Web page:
Fifty-six male Sprague-Dawley rats, weighing 220-250 g, were provided by the Experimental Animal Center of Soochow University and randomly divided into seven groups (8 rats in each group): a control group (rats with sham operation) and TBI groups at 6, 12, 24 h, day 2, day 3, and day 7 after operation. The TBI models were induced as described by Feendy. Briefly, rats were anesthetized and fixed in a stereotactic frame after a 12-h overnight fast. A right parietal bone window (diameter 5 mm) was drilled under aseptic conditions just behind the cranial coronal suture and beside the midline. A freefalling weight consisting of a steel rod weighing 40 g with a flat end diameter of 4 mm was allowed to fall onto a piston resting on the dura from a height of 25 cm to produce a standardized parietal contusion in the exposed intact cranial dura. The animals were sacrificed at the appropriate time points and tissue specimens were prepared. Animals in the control group were also anesthetized and fixed in the stereotactic frame with a right parietal bone window alone and no brain injury.
All rats were housed two to three per cage with ad libitum access to food and water and maintained on a 12/12-h light/dark cycle (lights on at 7:00 a.m.). All procedures were approved by the Institutional Animal Care Committee.
Enterocyte mitochondria were isolated as previously described. Briefly, the experimental animals underwent laparotomy and one segment of small intestine (30-cm in length) was removed for subsequent procedures. Thirty mL of 0.01 mol/L ice-cold PBS were used to wash the intestinal contents and the gut was turned over to expose the intestinal mucosa. Intestinal epithelial cells were shaved off and placed in 50 mL of ice-cold buffer (containing 0.01 mol/L PBS and 10 mmol/L EDTA) and centrifuged at 3500 r/min for 2.5 min. The supernatant was discarded and the pellet was washed once with isolation buffer containing 25 mmol/L sucrose, 10 mmol/L Tris, 2 mmol/L EDTA, pH 7.4. The buffer was centrifuged at 3500 r/min for 2.5 min. The pellet was washed twice with isolation buffer and homogenates were prepared. The homogenates were diluted to 50 mL and centrifuged at 1700 r/min for 10 min. The supernatant was collected and centrifuged at 10500 r/min for 8 min. The mitochondrial pellet was suspended in isolation buffer. The mitochondrial protein concentration was determined using a bicinchoninic acid method with bovine serum albumin (BSA) as the standard. The above procedures were carried out at 4 °C.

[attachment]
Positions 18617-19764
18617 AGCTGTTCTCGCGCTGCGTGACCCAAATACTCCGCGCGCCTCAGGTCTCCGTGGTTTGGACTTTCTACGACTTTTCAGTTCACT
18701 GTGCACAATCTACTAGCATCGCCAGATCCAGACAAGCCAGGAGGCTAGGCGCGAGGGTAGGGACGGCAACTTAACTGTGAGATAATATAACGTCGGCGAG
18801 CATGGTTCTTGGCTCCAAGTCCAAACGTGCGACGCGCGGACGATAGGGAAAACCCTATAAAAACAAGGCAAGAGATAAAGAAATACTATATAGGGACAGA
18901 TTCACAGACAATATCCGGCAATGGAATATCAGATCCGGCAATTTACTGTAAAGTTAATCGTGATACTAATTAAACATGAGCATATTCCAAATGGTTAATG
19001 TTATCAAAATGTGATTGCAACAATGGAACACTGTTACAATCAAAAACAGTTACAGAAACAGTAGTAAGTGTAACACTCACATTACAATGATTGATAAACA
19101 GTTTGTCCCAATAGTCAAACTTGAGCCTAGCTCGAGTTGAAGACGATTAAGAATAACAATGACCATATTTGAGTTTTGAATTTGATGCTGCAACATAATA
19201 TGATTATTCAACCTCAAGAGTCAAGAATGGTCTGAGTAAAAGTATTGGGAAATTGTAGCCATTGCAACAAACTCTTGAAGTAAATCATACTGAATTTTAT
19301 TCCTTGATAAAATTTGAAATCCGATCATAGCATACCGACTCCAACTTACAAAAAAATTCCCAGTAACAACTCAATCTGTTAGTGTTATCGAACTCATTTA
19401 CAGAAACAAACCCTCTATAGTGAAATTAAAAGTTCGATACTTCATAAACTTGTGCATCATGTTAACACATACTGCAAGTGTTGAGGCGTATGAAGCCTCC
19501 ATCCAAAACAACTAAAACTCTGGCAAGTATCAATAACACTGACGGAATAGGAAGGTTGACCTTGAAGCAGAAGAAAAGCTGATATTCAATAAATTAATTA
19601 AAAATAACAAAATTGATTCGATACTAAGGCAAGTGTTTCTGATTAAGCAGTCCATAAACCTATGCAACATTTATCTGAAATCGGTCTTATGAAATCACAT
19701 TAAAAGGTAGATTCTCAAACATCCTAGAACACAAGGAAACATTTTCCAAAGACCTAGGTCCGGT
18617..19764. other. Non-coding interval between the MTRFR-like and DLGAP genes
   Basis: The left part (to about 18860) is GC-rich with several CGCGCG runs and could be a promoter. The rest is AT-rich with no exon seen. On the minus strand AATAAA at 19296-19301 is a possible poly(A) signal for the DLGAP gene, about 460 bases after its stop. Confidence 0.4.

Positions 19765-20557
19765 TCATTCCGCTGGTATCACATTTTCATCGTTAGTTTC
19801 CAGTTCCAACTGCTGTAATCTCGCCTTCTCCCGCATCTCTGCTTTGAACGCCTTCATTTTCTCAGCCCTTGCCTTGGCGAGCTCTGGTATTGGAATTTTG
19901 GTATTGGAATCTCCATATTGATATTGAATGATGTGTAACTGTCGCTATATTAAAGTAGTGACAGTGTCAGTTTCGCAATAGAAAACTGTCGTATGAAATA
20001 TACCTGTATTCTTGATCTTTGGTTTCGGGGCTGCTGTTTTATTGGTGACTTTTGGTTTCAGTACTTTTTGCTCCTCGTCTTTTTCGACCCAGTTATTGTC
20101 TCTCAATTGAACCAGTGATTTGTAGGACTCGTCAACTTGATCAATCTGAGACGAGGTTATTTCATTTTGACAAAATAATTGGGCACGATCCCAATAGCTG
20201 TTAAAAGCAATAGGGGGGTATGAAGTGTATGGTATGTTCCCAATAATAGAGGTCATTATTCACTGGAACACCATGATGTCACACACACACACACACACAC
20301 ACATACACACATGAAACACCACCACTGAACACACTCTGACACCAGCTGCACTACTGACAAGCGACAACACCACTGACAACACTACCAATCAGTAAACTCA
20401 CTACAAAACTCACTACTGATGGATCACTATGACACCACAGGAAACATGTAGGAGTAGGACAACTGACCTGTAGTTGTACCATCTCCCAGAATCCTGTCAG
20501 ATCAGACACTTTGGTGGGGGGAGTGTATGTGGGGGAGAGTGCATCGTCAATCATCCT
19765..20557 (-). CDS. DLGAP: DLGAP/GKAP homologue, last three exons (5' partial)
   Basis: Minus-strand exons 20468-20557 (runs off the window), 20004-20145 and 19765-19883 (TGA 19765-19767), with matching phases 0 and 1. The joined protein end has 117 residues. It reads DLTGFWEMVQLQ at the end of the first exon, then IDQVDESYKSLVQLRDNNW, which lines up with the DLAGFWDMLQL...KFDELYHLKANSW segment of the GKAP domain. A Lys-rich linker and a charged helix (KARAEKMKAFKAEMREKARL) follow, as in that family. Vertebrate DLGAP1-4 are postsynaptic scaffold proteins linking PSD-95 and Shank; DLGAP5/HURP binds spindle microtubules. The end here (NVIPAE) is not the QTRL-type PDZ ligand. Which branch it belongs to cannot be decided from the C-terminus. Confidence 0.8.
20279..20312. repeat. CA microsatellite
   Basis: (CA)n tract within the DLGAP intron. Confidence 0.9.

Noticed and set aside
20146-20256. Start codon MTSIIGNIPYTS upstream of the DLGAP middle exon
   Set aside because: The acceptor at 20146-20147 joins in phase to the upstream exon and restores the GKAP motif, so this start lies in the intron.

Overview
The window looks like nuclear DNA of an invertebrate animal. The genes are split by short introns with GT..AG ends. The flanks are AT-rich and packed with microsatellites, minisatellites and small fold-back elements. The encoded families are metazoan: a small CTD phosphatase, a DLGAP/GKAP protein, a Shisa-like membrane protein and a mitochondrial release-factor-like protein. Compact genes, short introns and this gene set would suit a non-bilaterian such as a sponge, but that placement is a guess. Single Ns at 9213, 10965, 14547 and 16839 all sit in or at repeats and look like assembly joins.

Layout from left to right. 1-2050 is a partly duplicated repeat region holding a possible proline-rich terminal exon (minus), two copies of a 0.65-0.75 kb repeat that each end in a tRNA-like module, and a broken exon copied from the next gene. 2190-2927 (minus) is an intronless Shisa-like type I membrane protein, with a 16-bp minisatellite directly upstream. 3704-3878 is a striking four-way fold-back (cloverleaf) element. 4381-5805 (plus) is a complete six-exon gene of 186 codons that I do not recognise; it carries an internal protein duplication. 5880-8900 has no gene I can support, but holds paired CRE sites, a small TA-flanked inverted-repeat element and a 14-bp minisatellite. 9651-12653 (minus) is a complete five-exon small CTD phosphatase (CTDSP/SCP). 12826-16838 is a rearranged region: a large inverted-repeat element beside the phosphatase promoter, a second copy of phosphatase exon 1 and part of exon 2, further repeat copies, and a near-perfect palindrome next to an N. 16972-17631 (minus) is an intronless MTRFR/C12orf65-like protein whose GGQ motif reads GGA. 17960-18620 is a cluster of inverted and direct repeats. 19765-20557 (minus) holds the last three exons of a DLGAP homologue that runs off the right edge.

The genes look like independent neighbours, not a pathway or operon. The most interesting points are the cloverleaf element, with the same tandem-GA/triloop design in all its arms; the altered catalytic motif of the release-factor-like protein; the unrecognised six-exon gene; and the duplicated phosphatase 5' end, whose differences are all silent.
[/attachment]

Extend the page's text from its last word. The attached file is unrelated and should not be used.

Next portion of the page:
Mitochondrial respiratory function was measured using a Clark oxygen electrode. A mitochondrial suspension containing 1 mg mitochondrial protein was added to 1 mL of assay buffer at 30 °C. Oxygen consumption was measured in the absence (state 4 respiration) and presence of 0.25 mmol/L ADP (state 3 respiration) and succinate (final concentration 5 mmol/L). The respiratory control ratio (RCR) was expressed as the ratio of state 3 to state 4 activity, and ADP/O was expressed as the ratio of ADP added to that of oxygen consumed during state 3 respiration.
Complex I activity was assayed by monitoring the decrease in nicotinamide adenine dinucleotide (NADH) at 340 nm. The final concentration of mitochondrial protein was 30 μg/mL. The reaction was started by adding 200 μmol/L NADH and was scanned at 340 nm for 3 min. Rotenone (3 μmol/L) was added to the reaction system as a blank control. Complex II activity was assayed with mitochondria (final concentration 30 μg/mL) and the reaction was started with 10 mmol/L succinate and scanned at 600 nm for 2 min. Complex III activity was assayed in a mixture containing 250 mmol/L sucrose, 1 mmol/L EDTA, 50 mmol/L KPi, pH 6.5 (adjusted to reduce auto-oxidation of reduced CoQ1), 2 mmol/L KCN, 50 μmol/L cytochrome C, 0.1% BSA, and the reaction was started by 20 μg/mL mitochondria and 50 μmol/L reduced CoQ1, with the increase in absorption at 550 nm recorded for 2 min. Complex IV activity was assayed by monitoring the decrease in reduced cytochrome C at 550 nm.
The pyruvate dehydrogenase (PDH) assay was carried out according to Hinman’s method. Briefly, MDA reacted mitochondrial suspension was placed in assay buffer containing 2.5 mmol/L NAD, 0.1 mmol/L coenzyme A, 0.2 mmol/L thiamin pyrophosphate, 0.3 mmol/L dithiothreitol, 1 mmol/L MgCl2, 1 mg/mL BSA, 0.05 M phosphate buffer, pH 7.8, 0.6 mmol/L INT, 0.1 mg/mL dihydrolipoic acid dehydrogenase, and the reaction was started with 5 mmol/L pyruvate and scanned at 500 nm for 5 min. The activities of α-ketoglutaric dehydrogenase (KGDH) and malate dehydrogenase (MDH) were assayed as described by Humphries. Briefly, a mitochondrial suspension was diluted with water to 0.5 mg/mL. After adding different concentrations of MDA (equal volume of 0.01 mol/L HCl for control), the reaction solution was incubated at 37 °C for 5 min. An aliquot was then placed in the assay mixture containing 200 μmol/L TPP, 0.5 mmol/L NAD+, 130 μmol/L coenzyme A, 2.5 μmol/L rotenone in plate wells (final mitochondrial concentration 50 μg/mL). The reaction was started by 2 mmol/L α-ketoglutarate and scanned at 340 nm for 2 min to measure NADH generation. MDH was assayed in the same way, except the reaction was started by 5 mmol/L malate.
The software SPSS 13.0 was used for statistical analysis. The data were expressed as mean ± SD, and statistical differences were calculated by one-way analysis of variance. Statistical significance was assigned at P < 0.05.
As shown in Table 1, compared with the control group, RCR declined at 6, 12, 24 h, day 2, day 3 and day 7, respectively (6 h: 5.20 ± 0.18, 12 h: 4.55 ± 0.35, 24 h: 3.75 ± 0.22, day 2: 4.12 ± 0.53, day 3: 3.45 ± 0.41, day 7: 5.23 ± 0.24, P < 0.01). The phosphate-to-oxygen (P/O) level significantly decreased at 12, 24 h, day 2 and day 3, respectively (12 h: 3.30 ± 0.10, 24 h: 2.61 ± 0.21, day 2: 2.95 ± 0.18, day 3: 2.76 ± 0.09, P < 0.01).
|Groups||State 3 respiration||State 4 respiration||RCR||P/O|
|Control||24.46 ± 1.71||4.33 ± 0.25||5.42 ± 0.46||3.46 ± 0.12|